Abstract: A public ledger is a tamper proof sequence of data that can be read and augmented by everyone. Shared public ledgers stand to revolutionize the way a democratic society operates. They secure all kinds of traditional transactions— such as payments, asset transfers, titling — in the exact order in which they occur; and enable totally new transactions such as cryptocurrencies and smart contracts. They can remove intermediaries and usher in a new paradigm for trust. As currently implemented, however, public ledgers cannot achieve their enormous potential.
Algorand is a quite alternative, truly democratic, and very efficient way to implement a public ledger. Unlike prior implementations based on proof of work, it requires a negligible amount of computation, and generates a transaction history that will not “fork” with overwhelmingly high probability.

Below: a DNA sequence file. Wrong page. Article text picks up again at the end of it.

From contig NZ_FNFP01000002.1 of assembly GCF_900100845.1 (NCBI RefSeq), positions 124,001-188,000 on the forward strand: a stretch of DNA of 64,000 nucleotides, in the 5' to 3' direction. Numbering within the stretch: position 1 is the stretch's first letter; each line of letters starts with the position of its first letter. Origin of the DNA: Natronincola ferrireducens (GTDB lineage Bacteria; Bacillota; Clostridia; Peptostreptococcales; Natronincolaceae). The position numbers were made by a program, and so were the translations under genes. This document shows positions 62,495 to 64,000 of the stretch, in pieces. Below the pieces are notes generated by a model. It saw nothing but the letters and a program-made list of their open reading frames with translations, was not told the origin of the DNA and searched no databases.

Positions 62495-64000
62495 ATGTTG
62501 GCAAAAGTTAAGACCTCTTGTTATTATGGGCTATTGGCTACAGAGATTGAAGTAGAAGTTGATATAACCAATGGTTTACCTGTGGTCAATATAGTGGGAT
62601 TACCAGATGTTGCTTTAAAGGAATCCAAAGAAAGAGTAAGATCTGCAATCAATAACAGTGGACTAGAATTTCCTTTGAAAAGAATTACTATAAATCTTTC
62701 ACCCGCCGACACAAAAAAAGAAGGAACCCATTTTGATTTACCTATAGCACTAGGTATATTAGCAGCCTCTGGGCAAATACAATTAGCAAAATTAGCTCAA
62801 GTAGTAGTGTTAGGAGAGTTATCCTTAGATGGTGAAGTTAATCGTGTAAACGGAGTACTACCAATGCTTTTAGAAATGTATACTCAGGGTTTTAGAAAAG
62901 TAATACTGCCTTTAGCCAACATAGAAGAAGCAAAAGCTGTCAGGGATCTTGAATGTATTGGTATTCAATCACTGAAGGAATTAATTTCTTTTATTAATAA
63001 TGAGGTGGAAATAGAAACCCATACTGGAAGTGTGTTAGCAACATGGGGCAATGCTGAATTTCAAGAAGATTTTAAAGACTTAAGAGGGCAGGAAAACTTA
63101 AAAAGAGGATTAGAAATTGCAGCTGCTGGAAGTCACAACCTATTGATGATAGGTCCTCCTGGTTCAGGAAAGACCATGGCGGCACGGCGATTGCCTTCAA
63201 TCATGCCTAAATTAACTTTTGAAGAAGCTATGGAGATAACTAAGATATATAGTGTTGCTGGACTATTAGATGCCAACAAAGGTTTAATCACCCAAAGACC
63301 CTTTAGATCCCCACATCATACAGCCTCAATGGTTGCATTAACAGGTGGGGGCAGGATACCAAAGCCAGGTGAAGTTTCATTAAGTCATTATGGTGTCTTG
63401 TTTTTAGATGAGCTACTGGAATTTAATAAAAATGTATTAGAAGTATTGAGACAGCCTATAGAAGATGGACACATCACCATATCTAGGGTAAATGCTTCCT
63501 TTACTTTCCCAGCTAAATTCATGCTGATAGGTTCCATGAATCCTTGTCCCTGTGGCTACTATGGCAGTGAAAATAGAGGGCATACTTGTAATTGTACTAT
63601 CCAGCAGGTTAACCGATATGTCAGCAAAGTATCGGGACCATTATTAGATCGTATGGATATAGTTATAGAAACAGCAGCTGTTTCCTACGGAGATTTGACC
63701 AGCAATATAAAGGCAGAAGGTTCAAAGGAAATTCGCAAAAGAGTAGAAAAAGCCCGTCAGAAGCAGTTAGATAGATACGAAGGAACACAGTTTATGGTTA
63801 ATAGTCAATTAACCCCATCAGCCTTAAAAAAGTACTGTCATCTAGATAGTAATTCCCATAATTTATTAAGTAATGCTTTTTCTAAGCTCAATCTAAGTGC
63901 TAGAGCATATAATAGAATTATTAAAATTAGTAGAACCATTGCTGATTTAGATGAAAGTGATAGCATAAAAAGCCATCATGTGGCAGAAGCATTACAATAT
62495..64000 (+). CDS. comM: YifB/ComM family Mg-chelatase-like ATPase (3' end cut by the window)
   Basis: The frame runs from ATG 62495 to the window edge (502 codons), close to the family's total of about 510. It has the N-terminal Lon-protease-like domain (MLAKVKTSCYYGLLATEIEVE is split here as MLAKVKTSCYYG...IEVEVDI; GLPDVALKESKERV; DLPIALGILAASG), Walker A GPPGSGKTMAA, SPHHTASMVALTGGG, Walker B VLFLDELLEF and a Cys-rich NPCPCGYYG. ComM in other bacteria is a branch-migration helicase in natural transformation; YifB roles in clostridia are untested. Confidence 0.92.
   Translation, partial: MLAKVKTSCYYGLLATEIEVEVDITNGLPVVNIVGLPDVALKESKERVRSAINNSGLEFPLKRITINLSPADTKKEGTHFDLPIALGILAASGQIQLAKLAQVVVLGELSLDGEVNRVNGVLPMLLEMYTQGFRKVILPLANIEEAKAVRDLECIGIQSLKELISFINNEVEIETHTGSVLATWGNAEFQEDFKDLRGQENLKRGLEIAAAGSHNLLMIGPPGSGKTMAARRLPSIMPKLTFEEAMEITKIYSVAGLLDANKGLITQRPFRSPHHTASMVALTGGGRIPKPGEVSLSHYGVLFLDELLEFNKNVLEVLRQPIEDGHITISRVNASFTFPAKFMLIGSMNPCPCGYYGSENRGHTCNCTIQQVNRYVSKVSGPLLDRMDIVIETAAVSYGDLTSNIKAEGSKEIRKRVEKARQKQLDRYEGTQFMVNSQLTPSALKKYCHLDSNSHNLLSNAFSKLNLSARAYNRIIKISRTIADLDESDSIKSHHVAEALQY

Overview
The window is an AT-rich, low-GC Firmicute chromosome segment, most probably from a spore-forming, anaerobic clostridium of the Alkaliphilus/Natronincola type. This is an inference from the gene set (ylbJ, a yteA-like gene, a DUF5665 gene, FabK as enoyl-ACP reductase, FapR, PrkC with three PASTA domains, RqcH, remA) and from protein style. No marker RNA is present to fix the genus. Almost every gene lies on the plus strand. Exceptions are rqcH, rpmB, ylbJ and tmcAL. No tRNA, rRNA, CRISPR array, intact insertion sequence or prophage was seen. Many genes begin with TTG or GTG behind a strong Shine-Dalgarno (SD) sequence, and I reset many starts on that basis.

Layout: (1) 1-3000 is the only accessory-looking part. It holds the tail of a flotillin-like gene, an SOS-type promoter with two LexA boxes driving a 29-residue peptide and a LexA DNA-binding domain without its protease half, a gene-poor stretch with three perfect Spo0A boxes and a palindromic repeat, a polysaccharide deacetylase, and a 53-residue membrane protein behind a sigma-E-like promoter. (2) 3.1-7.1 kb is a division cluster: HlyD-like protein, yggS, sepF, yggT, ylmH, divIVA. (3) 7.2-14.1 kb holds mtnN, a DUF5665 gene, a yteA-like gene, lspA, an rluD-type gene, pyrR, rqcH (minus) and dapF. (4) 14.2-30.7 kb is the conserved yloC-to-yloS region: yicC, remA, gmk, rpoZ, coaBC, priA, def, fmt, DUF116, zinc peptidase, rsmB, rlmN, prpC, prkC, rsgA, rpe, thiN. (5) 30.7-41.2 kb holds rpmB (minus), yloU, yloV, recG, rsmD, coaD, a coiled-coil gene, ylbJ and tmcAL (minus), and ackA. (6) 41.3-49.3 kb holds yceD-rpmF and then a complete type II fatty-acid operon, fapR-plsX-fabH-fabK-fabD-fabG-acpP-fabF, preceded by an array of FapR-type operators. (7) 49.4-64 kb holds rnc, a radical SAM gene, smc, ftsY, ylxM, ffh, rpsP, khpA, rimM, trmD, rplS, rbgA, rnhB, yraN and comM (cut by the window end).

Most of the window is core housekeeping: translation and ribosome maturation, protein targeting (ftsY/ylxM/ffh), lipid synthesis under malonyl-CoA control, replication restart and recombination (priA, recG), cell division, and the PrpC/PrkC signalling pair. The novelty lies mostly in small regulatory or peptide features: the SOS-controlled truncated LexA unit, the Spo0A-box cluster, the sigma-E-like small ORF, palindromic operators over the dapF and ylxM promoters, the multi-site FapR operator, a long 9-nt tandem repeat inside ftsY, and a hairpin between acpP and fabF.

Biography: Silvio Micali received his Laurea in Mathematics from the University of Rome, and his PhD in Computer Science from the University of California at Berkeley. Since 1983 he has been on the MIT faculty.
Silvio’s research interests are cryptography, zero knowledge, pseudo-random generation, secure protocols, mechanism design, and distributed ledgers.
Silvio has received the Turing Award in computer science, the Gödel Prize in theoretical computer science, and the RSA prize in cryptography. He is a member of the National Academy of Sciences, the National Academy of Engineering, and the American Academy of Arts and Sciences
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